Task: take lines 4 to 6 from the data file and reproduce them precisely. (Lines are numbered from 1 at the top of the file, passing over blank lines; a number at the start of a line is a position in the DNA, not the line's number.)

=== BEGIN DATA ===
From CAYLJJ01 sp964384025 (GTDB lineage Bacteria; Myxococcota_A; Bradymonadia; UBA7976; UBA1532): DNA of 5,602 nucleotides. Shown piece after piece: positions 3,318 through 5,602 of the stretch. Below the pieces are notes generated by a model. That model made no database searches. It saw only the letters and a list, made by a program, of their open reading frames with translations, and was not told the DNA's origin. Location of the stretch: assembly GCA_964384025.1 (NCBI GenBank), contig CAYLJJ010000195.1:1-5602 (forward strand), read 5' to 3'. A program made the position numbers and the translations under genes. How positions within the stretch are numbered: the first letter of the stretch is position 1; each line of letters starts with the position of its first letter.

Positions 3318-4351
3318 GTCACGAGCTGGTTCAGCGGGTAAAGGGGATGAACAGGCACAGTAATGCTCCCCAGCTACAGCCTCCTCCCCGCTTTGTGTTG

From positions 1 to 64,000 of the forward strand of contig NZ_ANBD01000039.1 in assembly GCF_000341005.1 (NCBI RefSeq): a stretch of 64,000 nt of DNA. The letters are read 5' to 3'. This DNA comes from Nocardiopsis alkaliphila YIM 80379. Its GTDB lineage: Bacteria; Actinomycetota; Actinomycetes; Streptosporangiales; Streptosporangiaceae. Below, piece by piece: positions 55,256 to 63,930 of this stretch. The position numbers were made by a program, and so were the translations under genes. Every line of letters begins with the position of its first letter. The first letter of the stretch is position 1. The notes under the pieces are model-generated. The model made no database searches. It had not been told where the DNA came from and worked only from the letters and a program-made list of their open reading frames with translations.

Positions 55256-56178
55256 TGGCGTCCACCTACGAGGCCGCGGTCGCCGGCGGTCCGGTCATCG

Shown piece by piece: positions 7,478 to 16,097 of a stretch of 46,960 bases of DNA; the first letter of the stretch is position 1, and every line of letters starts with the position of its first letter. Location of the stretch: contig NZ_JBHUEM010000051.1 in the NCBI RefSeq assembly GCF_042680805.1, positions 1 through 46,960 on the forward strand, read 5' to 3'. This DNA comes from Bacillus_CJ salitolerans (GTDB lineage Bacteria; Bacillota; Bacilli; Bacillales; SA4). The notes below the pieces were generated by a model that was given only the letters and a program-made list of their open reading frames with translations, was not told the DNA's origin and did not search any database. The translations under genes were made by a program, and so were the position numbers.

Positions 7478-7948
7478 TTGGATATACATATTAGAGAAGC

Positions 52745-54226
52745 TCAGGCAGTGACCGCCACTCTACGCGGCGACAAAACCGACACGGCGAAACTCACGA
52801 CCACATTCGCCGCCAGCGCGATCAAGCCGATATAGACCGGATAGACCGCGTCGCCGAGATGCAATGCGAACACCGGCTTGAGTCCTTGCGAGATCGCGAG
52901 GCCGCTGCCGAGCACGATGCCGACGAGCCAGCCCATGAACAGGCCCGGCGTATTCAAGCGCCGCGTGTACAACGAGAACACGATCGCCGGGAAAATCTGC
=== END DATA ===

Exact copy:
From positions 1 to 64,000 of the forward strand of contig NZ_ANBD01000039.1 in assembly GCF_000341005.1 (NCBI RefSeq): a stretch of 64,000 nt of DNA. The letters are read 5' to 3'. This DNA comes from Nocardiopsis alkaliphila YIM 80379. Its GTDB lineage: Bacteria; Actinomycetota; Actinomycetes; Streptosporangiales; Streptosporangiaceae. Below, piece by piece: positions 55,256 to 63,930 of this stretch. The position numbers were made by a program, and so were the translations under genes. Every line of letters begins with the position of its first letter. The first letter of the stretch is position 1. The notes under the pieces are model-generated. The model made no database searches. It had not been told where the DNA came from and worked only from the letters and a program-made list of their open reading frames with translations.

Positions 55256-56178
55256 TGGCGTCCACCTACGAGGCCGCGGTCGCCGGCGGTCCGGTCATCG